How to Smash Operating Costs

| January 22, 2009

fleet-vehicle

Are you burdened with petty pilferage, unauthorized fuel purchases, vehicle neglect and low driver productivity? How do you relieve your drivers of the burden of operating a company car, monitor their habits to protect yourself, and save money that is going in the trash?

Each year about 25% of all fleet vehicles are involved in an accident. The average cost of the direct damage is $1400. Who knows what the indirect costs of downtime, increased insurance premiums, medical bills, workers compensation, morale, and even jury awards are?

1.    Does your purchasing policy mandate which type of fuel to purchase? Can your driver include personal items like coffee on the credit card charge slip without your knowing about it?

A fuel card can solve your problem by monitoring exactly what your driver purchases at the gas station. The card system captures data that identifies drivers who violate your policies.    Your driver runs his or her personal ID number, the odometer reading of the car and other information through the point-of-sale terminal. You’ll then know the time, date and place of purchase, how much and what type of gas your driver purchased, and the miles per gallon, so you can check if the driver is using the card on another non-company car. The gas card costs about $2 monthly per card.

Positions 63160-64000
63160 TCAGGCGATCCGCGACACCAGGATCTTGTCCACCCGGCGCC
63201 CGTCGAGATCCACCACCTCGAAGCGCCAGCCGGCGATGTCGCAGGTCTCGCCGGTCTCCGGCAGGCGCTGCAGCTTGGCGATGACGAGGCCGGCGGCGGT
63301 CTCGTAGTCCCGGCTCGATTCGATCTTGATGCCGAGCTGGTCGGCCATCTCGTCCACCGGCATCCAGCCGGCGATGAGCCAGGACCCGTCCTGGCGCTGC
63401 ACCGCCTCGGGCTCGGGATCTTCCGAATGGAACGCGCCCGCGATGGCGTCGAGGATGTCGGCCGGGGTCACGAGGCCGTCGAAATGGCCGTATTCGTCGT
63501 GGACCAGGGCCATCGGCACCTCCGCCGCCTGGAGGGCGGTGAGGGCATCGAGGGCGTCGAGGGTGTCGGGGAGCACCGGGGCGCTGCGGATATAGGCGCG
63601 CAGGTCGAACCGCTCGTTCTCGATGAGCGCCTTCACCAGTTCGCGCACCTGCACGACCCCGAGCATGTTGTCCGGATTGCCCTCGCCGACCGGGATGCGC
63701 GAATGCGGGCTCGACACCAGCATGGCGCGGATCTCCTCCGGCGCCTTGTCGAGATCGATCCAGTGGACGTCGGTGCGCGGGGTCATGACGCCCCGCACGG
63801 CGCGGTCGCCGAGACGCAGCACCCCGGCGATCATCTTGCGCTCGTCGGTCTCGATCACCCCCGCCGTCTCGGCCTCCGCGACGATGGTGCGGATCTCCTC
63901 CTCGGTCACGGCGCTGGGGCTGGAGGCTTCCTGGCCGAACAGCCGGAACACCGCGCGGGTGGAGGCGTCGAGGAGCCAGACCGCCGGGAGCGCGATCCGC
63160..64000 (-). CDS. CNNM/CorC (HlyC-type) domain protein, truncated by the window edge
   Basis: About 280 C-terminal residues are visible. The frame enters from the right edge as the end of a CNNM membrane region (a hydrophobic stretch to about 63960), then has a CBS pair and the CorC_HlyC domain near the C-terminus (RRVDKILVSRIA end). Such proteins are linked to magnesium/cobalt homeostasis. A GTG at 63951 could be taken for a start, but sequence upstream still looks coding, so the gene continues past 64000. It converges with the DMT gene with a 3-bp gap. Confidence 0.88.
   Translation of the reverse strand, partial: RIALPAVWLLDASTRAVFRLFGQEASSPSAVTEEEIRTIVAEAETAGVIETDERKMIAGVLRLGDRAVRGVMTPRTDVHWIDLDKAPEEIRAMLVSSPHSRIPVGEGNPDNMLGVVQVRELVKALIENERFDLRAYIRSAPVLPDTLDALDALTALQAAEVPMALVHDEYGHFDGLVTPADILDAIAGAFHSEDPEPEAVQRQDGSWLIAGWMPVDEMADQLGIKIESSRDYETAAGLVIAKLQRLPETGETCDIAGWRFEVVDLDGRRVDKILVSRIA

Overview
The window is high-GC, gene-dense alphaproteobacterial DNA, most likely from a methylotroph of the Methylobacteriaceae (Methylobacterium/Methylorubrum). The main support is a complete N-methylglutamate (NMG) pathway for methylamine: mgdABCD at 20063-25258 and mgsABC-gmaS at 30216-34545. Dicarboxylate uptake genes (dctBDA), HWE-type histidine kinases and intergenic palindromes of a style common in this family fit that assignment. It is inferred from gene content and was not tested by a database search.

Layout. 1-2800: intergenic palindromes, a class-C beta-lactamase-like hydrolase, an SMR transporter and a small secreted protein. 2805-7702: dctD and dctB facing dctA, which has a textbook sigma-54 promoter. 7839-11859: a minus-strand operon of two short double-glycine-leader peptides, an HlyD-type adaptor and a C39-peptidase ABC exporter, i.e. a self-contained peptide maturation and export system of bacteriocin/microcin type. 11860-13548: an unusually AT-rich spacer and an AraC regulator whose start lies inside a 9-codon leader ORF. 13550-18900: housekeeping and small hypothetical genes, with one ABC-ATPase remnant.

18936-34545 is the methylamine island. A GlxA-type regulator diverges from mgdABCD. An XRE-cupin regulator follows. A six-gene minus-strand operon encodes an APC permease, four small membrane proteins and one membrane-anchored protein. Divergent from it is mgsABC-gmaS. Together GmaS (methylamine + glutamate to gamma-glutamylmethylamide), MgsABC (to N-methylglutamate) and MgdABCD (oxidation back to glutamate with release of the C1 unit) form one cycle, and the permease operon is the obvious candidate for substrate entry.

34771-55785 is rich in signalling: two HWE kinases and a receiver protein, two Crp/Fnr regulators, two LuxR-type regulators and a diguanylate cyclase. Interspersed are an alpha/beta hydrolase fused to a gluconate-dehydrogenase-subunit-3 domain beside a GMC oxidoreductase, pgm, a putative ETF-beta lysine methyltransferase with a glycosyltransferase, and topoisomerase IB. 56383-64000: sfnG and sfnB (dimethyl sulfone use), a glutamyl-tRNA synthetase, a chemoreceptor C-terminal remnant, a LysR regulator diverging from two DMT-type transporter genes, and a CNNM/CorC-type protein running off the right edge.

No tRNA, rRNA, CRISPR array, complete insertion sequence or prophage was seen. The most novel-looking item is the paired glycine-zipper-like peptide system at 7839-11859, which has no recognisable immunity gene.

2.    Do you have a service arrangement with a fleet management service facility to ensure your vehicles are maintained at regular intervals to maintain their resale value?

3.    The obvious annual driver’s license check verifies driving records of your drivers. What is your policy toward drivers with marginal driving records or those who receive more than one violation per year?

4.    Would it make sense to sell your company cars at attractive prices to the drivers who have taken exceptional care of them when you’re ready to change vehicles? How much money will you save over the life of owning the car when your drivers have that incentive?

5.    If your driver is responsible for an accident that could have been prevented can you “fine” them? Why not, as long as you continue to publicize the policy and the driver knew about it way in advance of the preventable accident.

6.    Are your drivers well trained how to react in case of an accident? Does each car have a camera?

Your driver’s are an important asset to your company. Your drivers are in control of important assets of your company. Communicate with them as partners. After all they’re responsible for big bucks for both your vehicle and insurance costs. (Manuscript from CFO Magazine)

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